JOHANNESBURG l South Africa’s major banks are expected to spend millions on replacing hundreds of ATMs damaged or destroyed during looting earlier this month.
Speaking during a media briefing on Thursday, the Banking Association of South Africa (BASA) managing director, Bongiwe Kunene, outlined the banking sector’s plans to restore services to affected areas.
Looters damaged or destroyed around 1,400 ATMs and 269 bank branches during multiple days of unrest in parts of KwaZulu-Natal and Gauteng.
This has left banking customers in certain locations without physical access to services, including Sassa grant beneficiaries who want to withdraw money at ATMs.
Videos and photos shared on social media showed ATMs ripped to pieces and stripped of their cash.
In one instance, one criminal had supposedly even attempted to blow up an ATM using a hand grenade, which was found in the depositing slot of a machine in Richard’s Bay.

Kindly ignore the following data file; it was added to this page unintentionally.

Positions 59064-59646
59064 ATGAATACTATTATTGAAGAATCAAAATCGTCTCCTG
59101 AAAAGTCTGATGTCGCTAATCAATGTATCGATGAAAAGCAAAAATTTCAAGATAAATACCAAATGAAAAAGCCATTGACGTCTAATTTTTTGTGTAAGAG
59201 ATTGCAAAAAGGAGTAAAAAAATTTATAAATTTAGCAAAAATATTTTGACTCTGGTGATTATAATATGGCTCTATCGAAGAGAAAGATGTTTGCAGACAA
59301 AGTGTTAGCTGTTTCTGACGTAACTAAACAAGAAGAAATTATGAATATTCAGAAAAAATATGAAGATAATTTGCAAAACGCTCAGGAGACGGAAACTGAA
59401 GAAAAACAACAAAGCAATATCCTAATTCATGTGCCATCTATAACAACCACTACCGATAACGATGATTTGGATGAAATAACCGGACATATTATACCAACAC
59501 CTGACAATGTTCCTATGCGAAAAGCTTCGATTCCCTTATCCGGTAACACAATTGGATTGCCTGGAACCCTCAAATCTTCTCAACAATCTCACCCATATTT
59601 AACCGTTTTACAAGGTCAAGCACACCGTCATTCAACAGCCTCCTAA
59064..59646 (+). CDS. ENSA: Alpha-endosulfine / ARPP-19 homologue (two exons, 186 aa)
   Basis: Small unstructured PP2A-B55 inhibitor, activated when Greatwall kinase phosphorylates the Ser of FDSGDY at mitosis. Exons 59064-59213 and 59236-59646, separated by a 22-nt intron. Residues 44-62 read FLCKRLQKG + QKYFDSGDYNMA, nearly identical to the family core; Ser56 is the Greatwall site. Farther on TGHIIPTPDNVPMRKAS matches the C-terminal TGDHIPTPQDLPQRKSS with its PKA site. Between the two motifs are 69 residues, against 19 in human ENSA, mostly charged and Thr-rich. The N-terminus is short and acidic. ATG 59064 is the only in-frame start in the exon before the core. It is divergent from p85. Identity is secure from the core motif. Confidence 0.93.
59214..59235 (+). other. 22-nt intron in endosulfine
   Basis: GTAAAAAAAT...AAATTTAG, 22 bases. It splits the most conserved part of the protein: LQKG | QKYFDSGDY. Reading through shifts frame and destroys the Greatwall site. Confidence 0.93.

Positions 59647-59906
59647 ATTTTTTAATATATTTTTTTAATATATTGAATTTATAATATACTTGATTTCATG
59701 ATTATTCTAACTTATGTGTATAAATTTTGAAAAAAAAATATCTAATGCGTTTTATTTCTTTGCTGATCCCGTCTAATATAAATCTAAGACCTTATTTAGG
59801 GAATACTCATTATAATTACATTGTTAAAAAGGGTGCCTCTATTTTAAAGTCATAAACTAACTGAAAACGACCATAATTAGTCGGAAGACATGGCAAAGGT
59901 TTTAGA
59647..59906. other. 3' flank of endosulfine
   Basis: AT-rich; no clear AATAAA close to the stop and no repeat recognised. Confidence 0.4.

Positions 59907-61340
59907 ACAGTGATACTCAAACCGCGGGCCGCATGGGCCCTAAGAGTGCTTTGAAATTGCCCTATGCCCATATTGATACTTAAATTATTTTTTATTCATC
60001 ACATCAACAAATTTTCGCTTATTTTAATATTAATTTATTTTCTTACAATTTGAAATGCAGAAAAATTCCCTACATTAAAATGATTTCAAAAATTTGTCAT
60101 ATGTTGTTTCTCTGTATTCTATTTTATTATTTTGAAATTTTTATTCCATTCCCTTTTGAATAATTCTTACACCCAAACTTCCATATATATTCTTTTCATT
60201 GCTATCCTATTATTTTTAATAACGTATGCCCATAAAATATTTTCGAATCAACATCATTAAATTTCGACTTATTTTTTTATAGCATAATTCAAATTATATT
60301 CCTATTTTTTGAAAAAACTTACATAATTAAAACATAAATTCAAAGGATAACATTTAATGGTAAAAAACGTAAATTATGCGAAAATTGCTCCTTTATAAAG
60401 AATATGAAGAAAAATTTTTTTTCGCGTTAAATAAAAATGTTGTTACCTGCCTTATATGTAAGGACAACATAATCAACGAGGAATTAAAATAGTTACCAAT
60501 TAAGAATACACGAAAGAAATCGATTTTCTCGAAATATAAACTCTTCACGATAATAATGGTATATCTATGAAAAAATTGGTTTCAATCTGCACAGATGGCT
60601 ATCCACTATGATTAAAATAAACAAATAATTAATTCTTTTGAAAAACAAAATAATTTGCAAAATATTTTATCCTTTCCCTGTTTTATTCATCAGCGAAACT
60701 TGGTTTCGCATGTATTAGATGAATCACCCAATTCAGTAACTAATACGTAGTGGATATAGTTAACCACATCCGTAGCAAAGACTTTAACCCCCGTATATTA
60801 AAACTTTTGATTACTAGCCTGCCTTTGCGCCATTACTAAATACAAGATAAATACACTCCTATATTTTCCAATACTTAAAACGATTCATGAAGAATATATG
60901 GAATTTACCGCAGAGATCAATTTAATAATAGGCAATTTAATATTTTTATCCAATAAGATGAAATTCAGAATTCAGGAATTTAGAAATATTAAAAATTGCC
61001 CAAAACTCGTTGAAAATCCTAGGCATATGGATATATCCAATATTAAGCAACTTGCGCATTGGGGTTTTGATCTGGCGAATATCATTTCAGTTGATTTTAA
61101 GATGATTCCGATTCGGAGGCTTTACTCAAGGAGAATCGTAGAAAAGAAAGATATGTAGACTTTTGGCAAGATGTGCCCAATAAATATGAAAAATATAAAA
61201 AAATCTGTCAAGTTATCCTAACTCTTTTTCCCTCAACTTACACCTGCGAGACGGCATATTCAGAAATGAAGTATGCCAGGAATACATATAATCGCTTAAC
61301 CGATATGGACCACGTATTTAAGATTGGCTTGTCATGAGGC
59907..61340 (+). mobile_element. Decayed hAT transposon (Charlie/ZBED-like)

Although banks were still assessing the extent of the damage and working on recovery plans, Kunene said the indicative average replacement cost of an ATM was R385,000.
Multiply this by the number of ATMs that were vandalised — 1,400 — and it would cost a total of R539 million to replace all the impacted machines.
The actual cost to bring ATMs back online in the affected locations could be less, depending on the extent of the damage to the machines.
While BASA did not distinguish between “vandalised” and “destroyed” ATMs, if the extent of the damage on ATMs among other banks is similar to Nedbank’s, the majority of the other banks’ ATMs will also need to be replaced.
Nedbank’s executive for self-service banking, Preni Naidoo, told MyBroadband that 290 of its 325 vandalised ATMs were destroyed, while only 35 were in a repairable state.
Kunene also said it could take about two months to replace the vandalised ATMs.
Despite the reduction in available cash points, Kunene said there was no cash shortage in the impacted locations.
While it’s still unclear how much money was plundered from the ATMs, BASA has estimated this could be as much as R20 million.
Many of these notes will likely be dye-stained due to the security mechanisms built into the ATMs.
This would make them worthless as legal tender, the South African Banking Risk Information Centre has warned.
People found in possession of these notes could become suspects of criminal investigations.